7. Love triangle. Which one will you take on a date?
The LED televisions have joined LCD and Plasma to vie for the monies you may be out to spend on a new HDTV! While the LCD displays have the price advantage, Plasmas have the performance advantage, albeit with much higher power consumption and the tendency to get really warm even in air-conditioned rooms. The LED displays have the advantage of being slimmer than most LCD displays out there. And offer much better colour reproduction and contrast than the LCD. Plasma, unfortunately, seems to be a distant third place in the consideration stakes, since it consumes a lot more power, is thick and heavy, and cant really be used in brightly lit rooms due to the reflective nature of the display.
8. 3D or not to 3D. Depends on whether you get a headache.
Big question on almost every high-end television buyers mind – should they be buying a 3D TV? Well, the answer isn't a simple yes or no. First, does 3D give you a headache or a head spinning feeling? If yes, then the answer is no. Secondly, How often do you think you’ll watch 3D? If it is often, then go right ahead. Don’t kill a dream! If you are going to watch it infrequently, then might as well just whet the 3D appetite at a cinema near you, when the next 3D worthy blockbuster comes along.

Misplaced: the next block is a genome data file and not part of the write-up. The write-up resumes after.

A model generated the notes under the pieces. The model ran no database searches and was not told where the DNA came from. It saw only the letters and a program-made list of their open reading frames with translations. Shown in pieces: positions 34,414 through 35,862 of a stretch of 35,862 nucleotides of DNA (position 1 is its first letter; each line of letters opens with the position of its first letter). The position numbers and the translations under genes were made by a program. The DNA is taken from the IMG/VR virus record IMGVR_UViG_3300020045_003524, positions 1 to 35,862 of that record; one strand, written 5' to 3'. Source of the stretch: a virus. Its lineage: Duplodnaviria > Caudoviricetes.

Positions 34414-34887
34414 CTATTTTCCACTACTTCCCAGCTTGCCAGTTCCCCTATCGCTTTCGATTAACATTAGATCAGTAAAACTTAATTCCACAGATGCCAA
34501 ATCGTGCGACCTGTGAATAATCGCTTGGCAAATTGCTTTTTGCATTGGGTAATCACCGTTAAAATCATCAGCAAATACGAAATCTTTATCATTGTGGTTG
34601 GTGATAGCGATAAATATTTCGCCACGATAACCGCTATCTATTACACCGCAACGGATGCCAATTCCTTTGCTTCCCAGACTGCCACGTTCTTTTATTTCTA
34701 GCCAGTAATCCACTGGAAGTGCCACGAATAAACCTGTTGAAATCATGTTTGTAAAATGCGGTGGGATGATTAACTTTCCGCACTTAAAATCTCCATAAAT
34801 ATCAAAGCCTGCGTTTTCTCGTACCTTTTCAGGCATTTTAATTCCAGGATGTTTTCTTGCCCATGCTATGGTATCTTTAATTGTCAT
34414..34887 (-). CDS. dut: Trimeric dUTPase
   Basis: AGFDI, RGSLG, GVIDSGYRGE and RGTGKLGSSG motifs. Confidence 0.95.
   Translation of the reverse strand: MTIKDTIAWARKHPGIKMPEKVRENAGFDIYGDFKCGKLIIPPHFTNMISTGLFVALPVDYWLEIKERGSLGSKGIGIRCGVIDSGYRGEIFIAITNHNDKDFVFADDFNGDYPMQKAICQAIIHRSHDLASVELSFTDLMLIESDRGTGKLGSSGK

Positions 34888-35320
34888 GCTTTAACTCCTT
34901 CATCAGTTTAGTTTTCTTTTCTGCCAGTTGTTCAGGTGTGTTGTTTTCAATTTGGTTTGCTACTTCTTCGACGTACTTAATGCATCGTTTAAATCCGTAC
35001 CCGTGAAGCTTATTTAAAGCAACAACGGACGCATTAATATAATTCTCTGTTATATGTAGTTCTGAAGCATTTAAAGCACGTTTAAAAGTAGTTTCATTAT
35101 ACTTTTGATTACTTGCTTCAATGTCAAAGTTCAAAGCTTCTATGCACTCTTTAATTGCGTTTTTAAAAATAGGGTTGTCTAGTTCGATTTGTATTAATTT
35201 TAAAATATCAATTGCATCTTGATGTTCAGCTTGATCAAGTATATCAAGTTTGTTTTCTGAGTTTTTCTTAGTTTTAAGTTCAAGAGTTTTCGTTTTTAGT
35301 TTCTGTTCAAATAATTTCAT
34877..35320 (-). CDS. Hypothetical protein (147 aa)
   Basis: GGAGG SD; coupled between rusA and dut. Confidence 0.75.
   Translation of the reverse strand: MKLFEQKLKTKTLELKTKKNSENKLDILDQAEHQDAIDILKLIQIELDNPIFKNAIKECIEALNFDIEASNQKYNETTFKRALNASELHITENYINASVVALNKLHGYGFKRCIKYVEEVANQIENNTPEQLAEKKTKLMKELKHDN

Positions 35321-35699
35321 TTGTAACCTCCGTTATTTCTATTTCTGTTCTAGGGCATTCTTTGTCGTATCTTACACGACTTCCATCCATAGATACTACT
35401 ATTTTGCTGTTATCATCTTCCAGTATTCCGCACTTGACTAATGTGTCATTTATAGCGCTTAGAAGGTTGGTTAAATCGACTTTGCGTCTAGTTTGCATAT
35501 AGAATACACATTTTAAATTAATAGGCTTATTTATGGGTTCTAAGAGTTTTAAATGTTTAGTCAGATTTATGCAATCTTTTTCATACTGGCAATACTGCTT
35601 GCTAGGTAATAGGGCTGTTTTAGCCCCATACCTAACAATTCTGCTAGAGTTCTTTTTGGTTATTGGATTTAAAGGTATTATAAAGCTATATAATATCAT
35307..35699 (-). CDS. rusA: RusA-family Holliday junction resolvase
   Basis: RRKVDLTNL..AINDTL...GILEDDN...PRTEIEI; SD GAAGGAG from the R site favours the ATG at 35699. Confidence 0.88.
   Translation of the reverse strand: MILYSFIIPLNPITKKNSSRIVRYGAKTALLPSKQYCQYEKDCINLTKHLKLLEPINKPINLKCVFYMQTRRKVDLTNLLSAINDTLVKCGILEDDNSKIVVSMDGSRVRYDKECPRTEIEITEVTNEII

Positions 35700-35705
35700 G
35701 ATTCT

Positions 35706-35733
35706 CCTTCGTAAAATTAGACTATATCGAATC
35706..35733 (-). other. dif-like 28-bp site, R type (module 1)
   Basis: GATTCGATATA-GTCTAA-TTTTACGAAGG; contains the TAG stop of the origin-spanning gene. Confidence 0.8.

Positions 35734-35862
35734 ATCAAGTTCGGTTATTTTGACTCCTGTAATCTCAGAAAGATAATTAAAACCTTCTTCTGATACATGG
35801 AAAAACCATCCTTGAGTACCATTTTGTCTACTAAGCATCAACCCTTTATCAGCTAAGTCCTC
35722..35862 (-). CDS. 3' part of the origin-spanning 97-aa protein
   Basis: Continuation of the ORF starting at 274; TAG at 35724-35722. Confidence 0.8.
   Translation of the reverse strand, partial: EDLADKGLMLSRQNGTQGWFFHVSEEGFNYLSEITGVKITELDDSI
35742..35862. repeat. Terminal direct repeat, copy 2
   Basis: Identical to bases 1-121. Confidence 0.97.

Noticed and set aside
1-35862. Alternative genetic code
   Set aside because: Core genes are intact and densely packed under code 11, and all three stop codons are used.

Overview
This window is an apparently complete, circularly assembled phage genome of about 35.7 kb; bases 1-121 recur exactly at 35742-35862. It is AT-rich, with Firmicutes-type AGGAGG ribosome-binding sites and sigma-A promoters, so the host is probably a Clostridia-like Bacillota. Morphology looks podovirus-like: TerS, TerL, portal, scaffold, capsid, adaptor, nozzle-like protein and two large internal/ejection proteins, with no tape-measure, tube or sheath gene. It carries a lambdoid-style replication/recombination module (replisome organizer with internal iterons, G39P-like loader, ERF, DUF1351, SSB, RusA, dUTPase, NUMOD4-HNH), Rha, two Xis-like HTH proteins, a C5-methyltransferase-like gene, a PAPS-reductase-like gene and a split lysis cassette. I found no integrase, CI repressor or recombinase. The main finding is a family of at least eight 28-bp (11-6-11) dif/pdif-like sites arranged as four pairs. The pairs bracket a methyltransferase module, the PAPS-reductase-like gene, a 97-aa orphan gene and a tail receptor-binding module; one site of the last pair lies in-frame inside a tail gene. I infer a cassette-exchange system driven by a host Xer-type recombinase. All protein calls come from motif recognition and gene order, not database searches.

9. Your test. And the television’s too.
Now that you are going to check out the TV at the nearest store, it is essential that you compare it to rivals side by side. For that, the salesperson will inevitably hook it up to a DVD or Blu-Ray player via an HDMI splitter. However, we do not trust the content they play. First, take your own DVD/ Blu-Ray disc and request them to play that for you while you compare the televisions. Secondly, do not hesitate to ask for the remotes and tweak picture settings to the way you would probably set them at once the TV arrives home. This will give you a better idea of where each display stands at that picture settings. After all, any display would look crisp and bright at the highest contrast settings.
10. Dig deep. Check performance of features that may look solid on paper.
When the content is being played back, you need to see how it handles fast motion videos. Check for ghosting, blurring or jagged lines. While the TV may boast of a high refresh rate, it is better to assess its claims rather than just believing the marketing speak. Also, does the TV have settings to tweak fast motion handling, black levels, contrast, colour depth and even things like deep colour and colour tone. While you may not tweak these settings often, having them does help a lot in getting the best out of the TV.